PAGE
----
Dr. Suess/Theodore Geisel.
Nel, P. (2001). “Said a bird in the midst of a blitz…”: How world war II created dr. seuss. Mosaic : A Journal for the Interdisciplinary Study of Literature, 34(2), 65-85. Retrieved from http://login.ezproxy.lib.umn.edu/login?url=https://search-proquest-com.ezp2.lib.umn.edu/docview/205341785?accountid=14586
Ishizuka, Katie and Stephens*, Ramón (2019) “The Cat is Out of the Bag: Orientalism, Anti-Blackness, and White Supremacy in Dr. Seuss’s Children’s Books,” Research on Diversity in Youth Literature: Vol. 1 : Iss. 2 , Article 4.
Available at: https://sophia.stkate.edu/rdyl/vol1/iss2/4
Quigley, Dawn, Silenced. Voices Taken from American Indian Characters in Children’s Literature.” American Indian Quarterly 40.4 (2016): 364-78. Web.
Laura M. Jiménez (2015) Representations in Award-Winning LGBTQ Young Adult Literature from 2000–2013, Journal of Lesbian Studies, 19:4, 406-422, DOI: 10.1080/10894160.2015.1057795
Horning, K. T. (2014). Spying on Louise Fitzhugh. Horn Book Magazine, 90(3), 13–17. Retrieved from http://login.ezproxy.lib.umn.edu/login?url=http://search.ebscohost.com/login.aspx?direct=true&AuthType=ip,uid&db=a2h&AN=95651368&site=ehost-live
Rae Lynn Schwartz-DuPre & Helen Morgan Parmett (2018) Curious about George: Postcolonial Science and Technology Studies, STEM education policy, and colonial iconicity, Textual Practice, 32:4, 707-725, DOI: 10.1080/0950236X.2016.1267038
Cummins, June. “The Resisting Monkey: ‘Curious George,’ Slave Captivity Narratives, and the Postcolonial Condition.” A Review of International English Literature 28.1 (1997): 69–83. ARIEL. Web. 12 April 2015. https://journalhosting.ucalgary.ca/index.php/ariel/article/view/33868
Captain Underpants/ Freedom to Read
Von Drasek L. It Begins with a Question. Knowledge Quest. 2007;36(2):66-68. http://login.ezproxy.lib.umn.edu/login?url=http://search.ebscohost.com/login.aspx?direct=true&AuthType=ip,uid&db=eue&AN=502927987&site=ehost-live. Accessed February 25, 2019.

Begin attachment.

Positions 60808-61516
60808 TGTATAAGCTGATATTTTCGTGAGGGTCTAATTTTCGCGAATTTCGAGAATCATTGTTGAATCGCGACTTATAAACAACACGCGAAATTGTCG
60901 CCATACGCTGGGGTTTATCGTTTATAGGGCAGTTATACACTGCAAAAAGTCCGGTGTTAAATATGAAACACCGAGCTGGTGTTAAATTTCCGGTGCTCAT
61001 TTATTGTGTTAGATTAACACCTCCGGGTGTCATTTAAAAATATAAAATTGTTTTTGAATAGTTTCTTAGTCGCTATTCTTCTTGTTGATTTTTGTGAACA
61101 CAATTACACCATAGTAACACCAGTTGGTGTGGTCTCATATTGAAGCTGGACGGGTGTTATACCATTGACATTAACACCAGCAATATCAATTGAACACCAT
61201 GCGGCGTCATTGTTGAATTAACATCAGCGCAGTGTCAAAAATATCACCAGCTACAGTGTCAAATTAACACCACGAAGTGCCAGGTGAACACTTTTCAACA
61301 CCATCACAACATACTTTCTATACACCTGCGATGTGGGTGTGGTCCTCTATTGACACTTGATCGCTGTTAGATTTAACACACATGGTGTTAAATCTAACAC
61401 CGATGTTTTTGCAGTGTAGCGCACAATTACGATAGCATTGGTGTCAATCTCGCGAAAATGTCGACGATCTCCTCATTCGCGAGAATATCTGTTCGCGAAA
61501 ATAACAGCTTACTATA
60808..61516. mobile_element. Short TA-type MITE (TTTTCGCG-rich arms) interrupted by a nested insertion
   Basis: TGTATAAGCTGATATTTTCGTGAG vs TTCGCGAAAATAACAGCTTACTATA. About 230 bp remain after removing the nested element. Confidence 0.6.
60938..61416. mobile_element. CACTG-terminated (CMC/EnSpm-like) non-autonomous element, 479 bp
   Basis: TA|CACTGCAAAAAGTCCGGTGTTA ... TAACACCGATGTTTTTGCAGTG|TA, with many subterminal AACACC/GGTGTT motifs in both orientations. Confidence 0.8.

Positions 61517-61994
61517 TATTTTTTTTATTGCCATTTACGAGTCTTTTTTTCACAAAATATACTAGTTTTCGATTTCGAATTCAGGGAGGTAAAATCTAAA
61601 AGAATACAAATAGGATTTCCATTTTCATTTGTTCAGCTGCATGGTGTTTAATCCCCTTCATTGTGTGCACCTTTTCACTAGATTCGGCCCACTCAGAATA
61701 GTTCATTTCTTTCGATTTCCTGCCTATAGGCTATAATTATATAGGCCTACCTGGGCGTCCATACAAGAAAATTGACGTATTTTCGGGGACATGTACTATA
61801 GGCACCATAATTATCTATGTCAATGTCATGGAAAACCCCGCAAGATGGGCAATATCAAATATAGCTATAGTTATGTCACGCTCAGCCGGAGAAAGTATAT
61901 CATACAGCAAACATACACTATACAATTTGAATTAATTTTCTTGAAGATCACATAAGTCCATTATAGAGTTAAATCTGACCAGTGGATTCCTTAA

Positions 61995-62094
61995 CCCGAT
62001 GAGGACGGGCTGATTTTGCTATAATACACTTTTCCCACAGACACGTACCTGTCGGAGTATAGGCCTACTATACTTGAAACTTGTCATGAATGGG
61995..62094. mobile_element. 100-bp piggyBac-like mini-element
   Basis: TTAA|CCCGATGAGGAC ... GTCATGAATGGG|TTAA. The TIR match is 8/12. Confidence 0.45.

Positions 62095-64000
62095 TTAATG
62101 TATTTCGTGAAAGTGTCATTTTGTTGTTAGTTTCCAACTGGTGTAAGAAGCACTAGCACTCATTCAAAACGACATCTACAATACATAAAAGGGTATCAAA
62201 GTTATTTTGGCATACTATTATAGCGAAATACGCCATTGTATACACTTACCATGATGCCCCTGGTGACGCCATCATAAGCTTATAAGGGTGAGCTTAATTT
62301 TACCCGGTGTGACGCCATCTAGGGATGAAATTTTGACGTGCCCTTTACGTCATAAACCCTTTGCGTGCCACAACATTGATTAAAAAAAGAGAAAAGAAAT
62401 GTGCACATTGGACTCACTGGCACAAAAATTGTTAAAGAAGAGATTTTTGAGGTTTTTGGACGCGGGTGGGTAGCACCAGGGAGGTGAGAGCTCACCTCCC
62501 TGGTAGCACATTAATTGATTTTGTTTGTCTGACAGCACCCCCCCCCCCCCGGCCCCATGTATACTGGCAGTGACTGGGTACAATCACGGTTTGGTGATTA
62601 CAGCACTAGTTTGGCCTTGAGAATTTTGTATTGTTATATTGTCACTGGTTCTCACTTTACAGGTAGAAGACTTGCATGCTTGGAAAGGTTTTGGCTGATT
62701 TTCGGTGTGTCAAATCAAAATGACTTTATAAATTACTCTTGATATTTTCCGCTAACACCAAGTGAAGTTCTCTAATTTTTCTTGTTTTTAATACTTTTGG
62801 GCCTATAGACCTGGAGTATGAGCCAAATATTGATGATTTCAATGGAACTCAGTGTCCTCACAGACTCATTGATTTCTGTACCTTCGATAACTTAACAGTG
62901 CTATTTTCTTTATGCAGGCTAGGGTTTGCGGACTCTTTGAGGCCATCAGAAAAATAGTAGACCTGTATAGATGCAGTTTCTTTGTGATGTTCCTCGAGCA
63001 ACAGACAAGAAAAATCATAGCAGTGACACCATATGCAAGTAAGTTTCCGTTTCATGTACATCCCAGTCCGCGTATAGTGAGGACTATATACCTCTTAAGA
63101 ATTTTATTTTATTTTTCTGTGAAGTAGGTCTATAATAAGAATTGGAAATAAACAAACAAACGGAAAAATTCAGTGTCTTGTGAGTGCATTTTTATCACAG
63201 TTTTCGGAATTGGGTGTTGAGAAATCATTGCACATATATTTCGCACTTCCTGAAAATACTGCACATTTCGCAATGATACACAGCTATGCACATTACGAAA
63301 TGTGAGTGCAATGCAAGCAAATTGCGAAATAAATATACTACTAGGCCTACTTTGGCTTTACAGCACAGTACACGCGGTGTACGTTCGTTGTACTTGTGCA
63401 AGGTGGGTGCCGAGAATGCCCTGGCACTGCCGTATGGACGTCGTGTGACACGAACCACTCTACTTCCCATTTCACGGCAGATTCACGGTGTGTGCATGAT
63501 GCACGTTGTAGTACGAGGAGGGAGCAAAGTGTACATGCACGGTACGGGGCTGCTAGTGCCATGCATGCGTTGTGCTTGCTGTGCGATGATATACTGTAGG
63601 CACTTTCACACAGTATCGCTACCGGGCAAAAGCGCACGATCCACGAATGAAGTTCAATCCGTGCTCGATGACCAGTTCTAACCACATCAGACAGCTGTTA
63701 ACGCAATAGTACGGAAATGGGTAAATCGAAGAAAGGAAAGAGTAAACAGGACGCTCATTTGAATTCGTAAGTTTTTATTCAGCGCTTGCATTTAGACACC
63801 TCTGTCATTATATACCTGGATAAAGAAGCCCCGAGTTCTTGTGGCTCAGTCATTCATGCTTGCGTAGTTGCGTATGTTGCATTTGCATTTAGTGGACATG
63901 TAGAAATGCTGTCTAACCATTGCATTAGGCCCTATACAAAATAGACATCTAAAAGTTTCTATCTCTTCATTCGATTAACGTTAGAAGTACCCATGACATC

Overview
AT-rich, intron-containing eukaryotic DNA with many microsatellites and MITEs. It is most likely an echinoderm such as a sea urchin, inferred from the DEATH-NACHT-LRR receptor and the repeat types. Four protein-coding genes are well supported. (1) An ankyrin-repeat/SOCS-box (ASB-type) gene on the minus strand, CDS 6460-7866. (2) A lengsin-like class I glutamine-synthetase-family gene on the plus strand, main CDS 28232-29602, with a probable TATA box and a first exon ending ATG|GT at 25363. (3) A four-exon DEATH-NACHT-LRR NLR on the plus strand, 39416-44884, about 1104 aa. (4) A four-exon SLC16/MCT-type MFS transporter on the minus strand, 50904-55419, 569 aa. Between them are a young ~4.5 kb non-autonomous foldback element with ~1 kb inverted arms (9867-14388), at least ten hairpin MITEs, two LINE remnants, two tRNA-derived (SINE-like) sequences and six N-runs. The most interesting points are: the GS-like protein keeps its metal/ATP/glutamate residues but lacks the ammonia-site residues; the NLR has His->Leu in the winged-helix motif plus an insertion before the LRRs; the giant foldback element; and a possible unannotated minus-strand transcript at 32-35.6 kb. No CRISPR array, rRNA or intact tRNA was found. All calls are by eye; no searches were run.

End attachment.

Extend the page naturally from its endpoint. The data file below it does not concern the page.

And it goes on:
Schliesman, M. (2008). Intellectual freedom. Language Arts, 85(3), 221-226. Retrieved from http://login.ezproxy.lib.umn.edu/login?url=https://search-proquest-com.ezp1.lib.umn.edu/docview/196910945?accountid=14586
Secret Garden/ Evaluation checklist
Valint, A. (2016). “Wheel Me Over There!”: Disability and Colin’s Wheelchair in The Secret Garden. Children’s Literature Association Quarterly 41(3), 263-280. Johns Hopkins University Press. Retrieved March 1, 2019, from Project MUSE database.
Couzelis, M. J. (2013). “Who We Was”: Creating Witnesses in Joseph Bruchac’s Hidden Roots. Journal of Literary & Cultural Disability Studies 7(2), 159-174. Liverpool University Press. Retrieved March 1, 2019, from Project MUSE database.
Recommended Resources for Collection Development
The best selection of multicultural and social justice books for children, YA, and educators.
Guide for Selecting Anti-Bias Children’s Books
The Cooperative Children’s Book Center (CCBC)
Bank Street College of Education Children’s Book Committee
Teaching for Change
Guide for Selecting Anti-Bias Children’s Books
Building Social Justice Starting in the Classroom
Join the discussion One Comment
If you are looking for a simplified explanation of , “What’s with Dr. Seuss?” Teaching Tolerance does a good job